Past Winners:

  • 2012Mercedes S 250 CDI Blue EFFICIENCY over the  Ford Focus Electric and Peugeot 3008 Hybrid.
  • 2011 Chevrolet Volt over the BMW 320d EfficientDynamics and the Nissan LEAF
  • 2010 – Volkswagen BlueMotion
  • 2009 – Honda FCX Clarity
  • 2008 – BMW 118d
  • 2007 – Mercedes-Benz E320 Bluetec
  • 2006 – Honda Civic Hybrid

The winner will be announced at the NY Auto Show on Thursday, March 28, 2013.

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8 responses to "World Green Car Finalists Announced: Tesla Model S vs Renault Zoe"

  1. surfingslovak says:

    Jay, great article. About the EPA estimate for the Zoe: I believe it’s closer to 90 miles than 95 miles. Why?

    The 2011/2012 LEAF had a NEDC rating of 109 miles. This figure went up to 124 miles, or about 14%, in 2013. We know that the EPA rating on a full charge increased from 73 to 84 miles in the US, which corresponds to 15% year-over-year.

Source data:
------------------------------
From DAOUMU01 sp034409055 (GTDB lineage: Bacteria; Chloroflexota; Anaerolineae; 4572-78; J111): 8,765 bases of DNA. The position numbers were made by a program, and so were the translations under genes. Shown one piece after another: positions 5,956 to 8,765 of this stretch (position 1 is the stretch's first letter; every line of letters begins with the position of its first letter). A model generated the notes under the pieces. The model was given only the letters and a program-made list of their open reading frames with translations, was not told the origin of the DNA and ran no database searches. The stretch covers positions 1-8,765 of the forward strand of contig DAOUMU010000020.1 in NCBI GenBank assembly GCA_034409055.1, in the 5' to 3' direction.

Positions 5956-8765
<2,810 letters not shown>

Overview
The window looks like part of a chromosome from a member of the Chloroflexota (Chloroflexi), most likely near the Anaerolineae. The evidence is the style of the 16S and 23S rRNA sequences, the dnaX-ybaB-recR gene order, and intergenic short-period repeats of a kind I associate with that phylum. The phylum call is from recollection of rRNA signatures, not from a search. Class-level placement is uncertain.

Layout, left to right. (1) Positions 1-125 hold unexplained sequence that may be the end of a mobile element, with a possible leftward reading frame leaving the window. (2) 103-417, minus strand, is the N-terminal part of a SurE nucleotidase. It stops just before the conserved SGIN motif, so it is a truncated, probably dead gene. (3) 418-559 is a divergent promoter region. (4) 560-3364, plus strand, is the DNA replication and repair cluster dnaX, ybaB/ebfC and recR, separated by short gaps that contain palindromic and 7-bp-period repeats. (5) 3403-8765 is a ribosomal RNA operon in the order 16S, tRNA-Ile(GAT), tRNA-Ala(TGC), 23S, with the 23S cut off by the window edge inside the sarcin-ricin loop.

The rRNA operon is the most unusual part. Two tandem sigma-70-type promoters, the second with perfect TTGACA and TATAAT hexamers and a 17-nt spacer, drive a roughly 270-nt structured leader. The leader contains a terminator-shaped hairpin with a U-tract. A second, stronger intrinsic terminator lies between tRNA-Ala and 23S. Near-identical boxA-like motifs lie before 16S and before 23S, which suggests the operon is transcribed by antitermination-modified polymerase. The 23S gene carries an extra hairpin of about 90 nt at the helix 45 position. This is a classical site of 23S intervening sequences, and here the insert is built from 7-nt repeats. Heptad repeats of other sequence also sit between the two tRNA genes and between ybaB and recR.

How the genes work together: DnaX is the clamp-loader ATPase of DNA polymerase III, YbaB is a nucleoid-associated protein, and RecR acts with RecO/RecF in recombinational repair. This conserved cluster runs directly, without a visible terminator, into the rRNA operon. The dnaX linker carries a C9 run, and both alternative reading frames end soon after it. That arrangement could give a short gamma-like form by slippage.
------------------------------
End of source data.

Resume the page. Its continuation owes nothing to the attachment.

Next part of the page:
Since incremental changes in NEDC translate almost 1:1 to EPA rating changes, this implies that we can take 84 miles from the 2013 LEAF, and multiply by 1.04. Note that Zoe’s NEDC range is 4% higher than 2013 LEAF (130 vs 124 miles). The resulting EPA estimate is about 90 miles for the Zoe on a full charge.

    1. Jay Cole says:

      You very well may be right.

      Honestly, (as I am a nitpicker myself), and I struggle a bit with estimating the range on the Zoe, and have flip-flopped between 90 and 95 miles frequently.

      I used to calculate it at about 90, then ended up grossing it up when Renault did some ‘real world’ calculations themselves which mirrors some US numbers and came up with 62 miles in the cold and 93 miles in temperate weather.

      There is some skew variance on the range in the NEDC to EPA standard based on the efficiency of the cars at higher speed,but who knows. It could be 85, we will never know as we will never see it in the US.

      …maybe we could get Tony Williams to go over to Europe with a new 2013 and do a range comparison test for us. Everyone loves those articles, (=